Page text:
Pacifiers and Your Baby’s Teeth
Our Dental Blog | Child Dentistry, Dental Tips | 11.23.2020
Did you know that babies can develop a habit of sucking their thumbs or fingers before they’re even born?
One of human’s natural reflexes, sucking is an involuntary response to touch that is essential for sustaining human life. Generally able to be triggered by touching the roof of your child’s mouth, causing a rhythmic squeeze between their tongue and palate.
However, while sucking is a natural response, it can quickly become a habit that your child uses to soothe themselves with.
As you are most likely aware, many parents will choose to soothe their fussy babies with a pacifier, however, should pacifiers be used in this manner? Are there any downsides to constant pacifier use?
Well, to any repeated motion, there is always risk and damage that can occur, even in something as simple as sucking on a pacifier. So, let’s go through the benefits and risks you may not be aware of when it comes to using pacifiers.
Newborns aren’t perfect. It may come as a surprise to some, but not all bodily actions are there from the start, such as monitoring your own hunger or thirst.
A crying infant only knows the comfort that comes from latching onto parents (known as rooting and is helpful for babies to stay in position during breastfeeding), grasping, and sucking. Each one of these reflexes develops during pregnancy and will dwindle during the 4 – 6 months after birth.
However, during this time, your baby is going to cry.
Like, A LOT.
And that is normal, but not every peep from your newborn is going to be for hunger. Sometimes they just want to be soothed with the best ways they know-how.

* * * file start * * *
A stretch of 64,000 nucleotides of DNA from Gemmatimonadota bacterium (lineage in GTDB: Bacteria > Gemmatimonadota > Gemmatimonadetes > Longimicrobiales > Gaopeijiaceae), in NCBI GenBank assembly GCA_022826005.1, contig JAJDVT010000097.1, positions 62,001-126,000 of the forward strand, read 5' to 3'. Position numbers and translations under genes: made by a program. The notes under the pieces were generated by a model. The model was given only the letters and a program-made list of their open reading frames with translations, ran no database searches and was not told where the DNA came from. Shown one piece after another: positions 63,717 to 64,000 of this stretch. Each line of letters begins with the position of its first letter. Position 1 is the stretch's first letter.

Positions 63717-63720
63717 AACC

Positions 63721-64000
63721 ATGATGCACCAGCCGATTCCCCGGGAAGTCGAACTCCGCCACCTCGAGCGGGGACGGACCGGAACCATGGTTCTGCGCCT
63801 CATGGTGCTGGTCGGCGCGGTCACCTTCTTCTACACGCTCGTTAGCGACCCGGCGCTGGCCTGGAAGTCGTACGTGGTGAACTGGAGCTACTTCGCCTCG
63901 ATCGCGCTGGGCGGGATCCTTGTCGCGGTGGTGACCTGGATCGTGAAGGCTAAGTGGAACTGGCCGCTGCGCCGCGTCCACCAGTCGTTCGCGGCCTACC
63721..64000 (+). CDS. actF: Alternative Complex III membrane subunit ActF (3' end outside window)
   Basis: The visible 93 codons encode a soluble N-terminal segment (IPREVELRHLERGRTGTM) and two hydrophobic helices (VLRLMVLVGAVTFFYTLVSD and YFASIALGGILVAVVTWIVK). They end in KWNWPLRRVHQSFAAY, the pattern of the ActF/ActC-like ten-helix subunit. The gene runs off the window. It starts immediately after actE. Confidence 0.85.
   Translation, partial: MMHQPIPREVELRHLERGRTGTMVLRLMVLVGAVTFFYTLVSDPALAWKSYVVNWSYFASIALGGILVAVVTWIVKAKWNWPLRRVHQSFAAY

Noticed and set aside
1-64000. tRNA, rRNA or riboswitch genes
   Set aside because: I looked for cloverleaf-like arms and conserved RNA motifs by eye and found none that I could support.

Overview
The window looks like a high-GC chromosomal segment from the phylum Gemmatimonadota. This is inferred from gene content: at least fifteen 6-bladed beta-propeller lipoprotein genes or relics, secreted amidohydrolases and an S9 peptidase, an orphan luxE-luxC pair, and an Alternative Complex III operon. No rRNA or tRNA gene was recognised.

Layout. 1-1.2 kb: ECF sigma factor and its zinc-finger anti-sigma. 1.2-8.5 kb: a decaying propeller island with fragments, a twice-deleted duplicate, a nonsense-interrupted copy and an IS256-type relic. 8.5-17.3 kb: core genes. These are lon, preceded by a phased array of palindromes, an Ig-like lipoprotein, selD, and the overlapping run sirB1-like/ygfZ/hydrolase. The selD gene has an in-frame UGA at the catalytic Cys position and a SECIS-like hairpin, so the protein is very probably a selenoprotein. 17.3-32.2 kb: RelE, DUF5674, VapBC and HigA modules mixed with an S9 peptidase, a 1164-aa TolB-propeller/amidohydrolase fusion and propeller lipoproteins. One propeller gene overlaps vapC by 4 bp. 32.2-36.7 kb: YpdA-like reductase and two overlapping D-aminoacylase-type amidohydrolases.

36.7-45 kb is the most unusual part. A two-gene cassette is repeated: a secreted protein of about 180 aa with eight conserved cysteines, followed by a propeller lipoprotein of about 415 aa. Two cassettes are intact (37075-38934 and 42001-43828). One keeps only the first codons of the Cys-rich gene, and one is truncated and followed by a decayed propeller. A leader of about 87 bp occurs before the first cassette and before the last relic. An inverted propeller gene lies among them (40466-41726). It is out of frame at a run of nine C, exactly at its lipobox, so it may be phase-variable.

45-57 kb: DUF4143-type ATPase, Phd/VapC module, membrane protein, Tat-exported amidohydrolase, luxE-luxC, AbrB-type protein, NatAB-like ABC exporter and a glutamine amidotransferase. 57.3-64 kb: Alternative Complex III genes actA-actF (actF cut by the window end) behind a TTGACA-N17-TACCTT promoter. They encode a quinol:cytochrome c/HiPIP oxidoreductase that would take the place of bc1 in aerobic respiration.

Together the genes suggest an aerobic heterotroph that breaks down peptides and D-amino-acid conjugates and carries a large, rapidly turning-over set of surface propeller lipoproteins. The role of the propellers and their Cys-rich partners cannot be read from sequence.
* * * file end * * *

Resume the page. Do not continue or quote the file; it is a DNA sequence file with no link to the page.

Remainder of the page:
This is where pacifiers come in.
The first resemblance of a pacifier was patented in 1901 by Christian W. Meinecke. A disk-shaped shield with a rubber nipple on one side. Christian would dub his invention a “Baby Comforter”.
Over the years, this little object would be simplified with minor adaptations, such as a ring for easier use, and eventually, the entire list of materials was changed, such as the switch to silicone from Indian rubber.
Despite the decades in between now and the pacifier’s invention, there has been little to no real development of the product since the 1950s. Nonetheless, we think this states the efficacy of the product more than anything!
As any new parents know, there is no replacement for a quick solution to your infant’s needs. It is why the pacifier is so ubiquitously used amongst parents across cultures. But, while there are serious benefits of pacifier use, there are also some drawbacks.
Let’s go through it to help you determine if pacifier use is for your child.
As mentioned before, the act of sucking is a natural reflex. One that is reinforced through positive reinforcement of food. Understandably, your infant will become responsive to a pacifier much like Pavlov’s famous conditioning experiments.
Mothers at high risk for PPD often have will experience agitation when dealing with a fussy baby, and that is alright. A pacifier will come in use here as it allows for the baby to self-soothe, giving Mom some much-needed peace in between feedings.
You aren’t the only one that has to do with stress. Your newborn has entered a world full of bright lights, rough textures, and strange noises. During their exploration into this fascinating world, they are going to come across situations that they don’t enjoy – such as doctor check-ups and vaccinations. During these difficult situations, it often helps to distract your infant with their favourite pacifier.
You can’t join our articles without hearing a message from the Dentists! Long-term pacifier use can affect the shape of your teeth and mouth. At a young age, your jaw and gum tissues are fairly malleable when compared to an adult mouth. Therefore, extended pacifier use can create dental problems such as overbite, crossbite, and crooked teeth.
Much like every human on this planet, babies can get addicted to stimuli. However, this does not stop at sugar or treats; pacifier use can also become a crutch for your baby’s comfort. Pacifier use becomes an issue when your child has no other means of self-comfort. To avoid dependence, some experts recommend for parents to start weaning their child from their pacifier use around 1 year of age.
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